If you do not know Terrence Malick, you will probably not like this film. To The Wonder is singularly Malick. Rare dialogue and character voiceover sound more like aphorisms than the voices of real people. Unspecific plot lines and close-ups on faces and body parts from behind make the characters seem more like generalizations of people rather than real and alive, with a story and past. But with every Malick movie his trademark glorious Wagnerian music, his natural “magic hour” lighting, and his tremendous skill at capturing the moods and messages of each scene in the natural elegance of its surrounding setting are enough to make you think twice about first impressions.
The opening frames in To The Wonder of classic Parisian statues, fountains, and the Mont-Saint-Michel introduce Neil (Ben Affleck) and Marina (Olga Kuylenko) and work alongside her voiceover to give us a sense of love, play, and of exploring. It is where we hear Marina describe her love with Neil as “climbing the steps to the wonder.” This romantic French scene where Neil and Marina meet and fall in love soon changes to Oklahoma, where Neil brings Marina and her daughter Tatiana to live with him. Here, fast food restaurants, the lights of the carnival, and the Oklahoma winds take over the breath of the story. The blocks of fenced houses further mark a change from France and a switch from the earlier play and romance.
At this point in the screening it's already hard to keep up with the story and characters. Between the main characters, Tatiana is easiest to identify with, because she is a child and the actress’s real story and voice naturally comes through. You easily see much more life and character in her than in Neil or Marina. Then Father Quintana (Javier Bardem) begins to speak, and it takes effort to forgive Malick for throwing this new voice so suddenly into the picture, and it takes the entire film to stop hearing Quintana’s lines as preaching and instead as a kinda of foreign language that is saying what every other voice in the movie is saying: that the meaning we find in life is always universal if it’s true, and what is true can only be found personally, autobiographically. The one character who doesn't seem to belong at all is Jane (Rachel McAdams). Her role as a rediscovered love interest of Neil’s is a brief interlude in the scope of the whole movie, but it's an unexplained and unnecessary one. There were many roles that were filmed and ultimately cut, and perhaps even the much smaller role of, for example, Jessica Chastain, who was cut from the final edit, would have been a better addition than McAdam’s Jane.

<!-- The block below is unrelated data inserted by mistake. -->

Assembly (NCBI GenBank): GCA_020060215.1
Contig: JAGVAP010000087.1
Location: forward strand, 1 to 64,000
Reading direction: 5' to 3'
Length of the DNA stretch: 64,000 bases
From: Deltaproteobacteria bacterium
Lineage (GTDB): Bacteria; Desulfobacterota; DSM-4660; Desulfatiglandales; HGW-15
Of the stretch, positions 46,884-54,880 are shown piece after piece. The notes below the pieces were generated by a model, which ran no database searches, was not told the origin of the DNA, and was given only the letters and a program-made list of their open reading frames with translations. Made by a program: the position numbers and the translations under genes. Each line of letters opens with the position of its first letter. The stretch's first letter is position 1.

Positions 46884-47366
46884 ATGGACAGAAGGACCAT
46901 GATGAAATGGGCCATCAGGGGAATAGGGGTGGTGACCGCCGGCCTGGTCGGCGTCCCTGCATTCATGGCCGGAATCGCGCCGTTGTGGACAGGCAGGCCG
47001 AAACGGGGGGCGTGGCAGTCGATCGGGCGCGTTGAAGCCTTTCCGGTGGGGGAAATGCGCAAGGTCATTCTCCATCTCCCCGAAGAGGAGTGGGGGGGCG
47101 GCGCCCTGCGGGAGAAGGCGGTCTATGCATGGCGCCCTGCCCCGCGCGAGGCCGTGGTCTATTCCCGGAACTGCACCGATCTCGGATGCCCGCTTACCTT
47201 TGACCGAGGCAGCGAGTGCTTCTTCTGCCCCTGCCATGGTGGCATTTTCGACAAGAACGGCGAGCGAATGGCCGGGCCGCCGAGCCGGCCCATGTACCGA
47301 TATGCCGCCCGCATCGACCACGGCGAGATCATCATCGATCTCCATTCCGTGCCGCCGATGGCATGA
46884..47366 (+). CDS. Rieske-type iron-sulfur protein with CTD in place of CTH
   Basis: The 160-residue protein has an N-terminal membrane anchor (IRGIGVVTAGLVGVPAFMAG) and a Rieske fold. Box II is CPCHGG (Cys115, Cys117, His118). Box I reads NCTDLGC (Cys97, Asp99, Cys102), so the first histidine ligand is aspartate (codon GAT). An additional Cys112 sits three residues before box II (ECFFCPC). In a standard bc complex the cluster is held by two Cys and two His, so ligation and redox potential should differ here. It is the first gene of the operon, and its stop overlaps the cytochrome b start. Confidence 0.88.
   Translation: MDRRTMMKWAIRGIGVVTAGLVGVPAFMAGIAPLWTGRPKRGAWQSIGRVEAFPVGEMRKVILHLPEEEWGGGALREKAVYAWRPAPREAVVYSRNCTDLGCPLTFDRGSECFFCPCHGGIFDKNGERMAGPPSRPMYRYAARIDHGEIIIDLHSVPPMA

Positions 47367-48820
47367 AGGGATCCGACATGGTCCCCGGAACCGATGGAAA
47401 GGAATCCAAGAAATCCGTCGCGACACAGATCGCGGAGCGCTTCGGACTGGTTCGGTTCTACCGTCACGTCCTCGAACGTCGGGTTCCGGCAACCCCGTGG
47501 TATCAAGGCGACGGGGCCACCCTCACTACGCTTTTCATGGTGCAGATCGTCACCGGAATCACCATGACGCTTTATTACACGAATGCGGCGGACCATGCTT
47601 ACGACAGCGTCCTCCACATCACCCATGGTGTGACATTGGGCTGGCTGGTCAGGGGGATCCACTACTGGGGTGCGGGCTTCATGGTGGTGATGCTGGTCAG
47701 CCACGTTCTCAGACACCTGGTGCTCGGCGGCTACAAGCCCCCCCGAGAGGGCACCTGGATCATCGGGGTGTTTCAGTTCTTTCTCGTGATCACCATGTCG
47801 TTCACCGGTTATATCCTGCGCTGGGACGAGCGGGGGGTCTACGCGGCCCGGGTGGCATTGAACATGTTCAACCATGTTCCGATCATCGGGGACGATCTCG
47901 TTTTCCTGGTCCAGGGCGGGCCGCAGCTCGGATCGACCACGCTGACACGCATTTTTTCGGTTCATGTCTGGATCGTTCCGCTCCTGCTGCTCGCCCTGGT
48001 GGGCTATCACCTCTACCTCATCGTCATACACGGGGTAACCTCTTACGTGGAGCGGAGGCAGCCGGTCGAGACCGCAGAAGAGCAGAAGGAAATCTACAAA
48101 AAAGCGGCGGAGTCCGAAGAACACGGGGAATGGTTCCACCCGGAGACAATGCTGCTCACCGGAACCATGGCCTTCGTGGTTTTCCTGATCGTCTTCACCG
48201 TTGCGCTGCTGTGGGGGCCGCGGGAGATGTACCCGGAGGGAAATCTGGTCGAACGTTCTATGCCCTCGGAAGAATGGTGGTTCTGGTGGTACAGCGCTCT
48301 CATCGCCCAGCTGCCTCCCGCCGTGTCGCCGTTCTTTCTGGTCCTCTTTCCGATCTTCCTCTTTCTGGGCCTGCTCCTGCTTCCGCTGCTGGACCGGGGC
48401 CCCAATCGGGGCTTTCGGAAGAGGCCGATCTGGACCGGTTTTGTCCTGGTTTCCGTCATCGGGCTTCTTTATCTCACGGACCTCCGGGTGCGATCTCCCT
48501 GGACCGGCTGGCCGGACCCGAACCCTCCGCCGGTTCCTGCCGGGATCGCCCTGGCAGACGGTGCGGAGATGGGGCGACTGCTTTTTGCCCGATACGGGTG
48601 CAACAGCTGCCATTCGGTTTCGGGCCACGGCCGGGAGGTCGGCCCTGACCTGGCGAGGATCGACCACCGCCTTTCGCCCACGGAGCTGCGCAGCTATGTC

There is a lot that just doesn’t fit in Malick’s film, things that might fit more on canvas in art galleries, or on stage as a modern dance, spoken word, performance piece. But Malick wants to make films, and there is something he accomplishes as a filmmaker that most filmmakers can only do by chance: capture honesty. Malick finds honesty not only in his own thematic interest in the film, but also in the wonderfully intimate moments of each scene, where the family plays with lampshades on their heads, where Tatiana uses her finger to write her thoughts on Neil’s skin, or the multiple scenes in the house where Marina and Neil seem to always be setting up home but never getting far. There is something rare that Malick always finds in the smallest scenes, with the simplest moments. In that simplicity he manages to fill the scene from corner to corner with meaning and clarity.
Sarah Green, Malick’s producer on his past three movies, talks about “not ever having a full script,” and other cast and crew describe the making of the movie in terms of “evolution” and a story that “wasn’t crafted but discovered.” The actors also had to learn a new process, one with an audition without any dialogue, where they weren’t hired so much for their ability to “just become the character” but for the qualities they “already possess” that could add life in places Malick might never have envisioned. Malick seems to approach his films as he’d approach life, by discovering beauty and life’s patterns through simple, honest steps, often led by instinct, and then letting―as Rachel McAdams says in an interview―“little surprises come out of that.” What Malick can do with the life he sets out to capture and reveal, in his actors, his crew and surely in himself, is worth paying to go see a million times.
Despite the fact that the movie’s story is not of any specific person and therefore cannot say what it wants to say as well as a movie should, To The Wonder accomplishes what it is made for: to make you wonder what you’re watching (Is it movie or symphony or painting?), wonder who you’re seeing (Is Neil a man or an idea or me?), and, if you’re lucky enough, wonder how close your life might resemble the love or misery of the ones on the screen.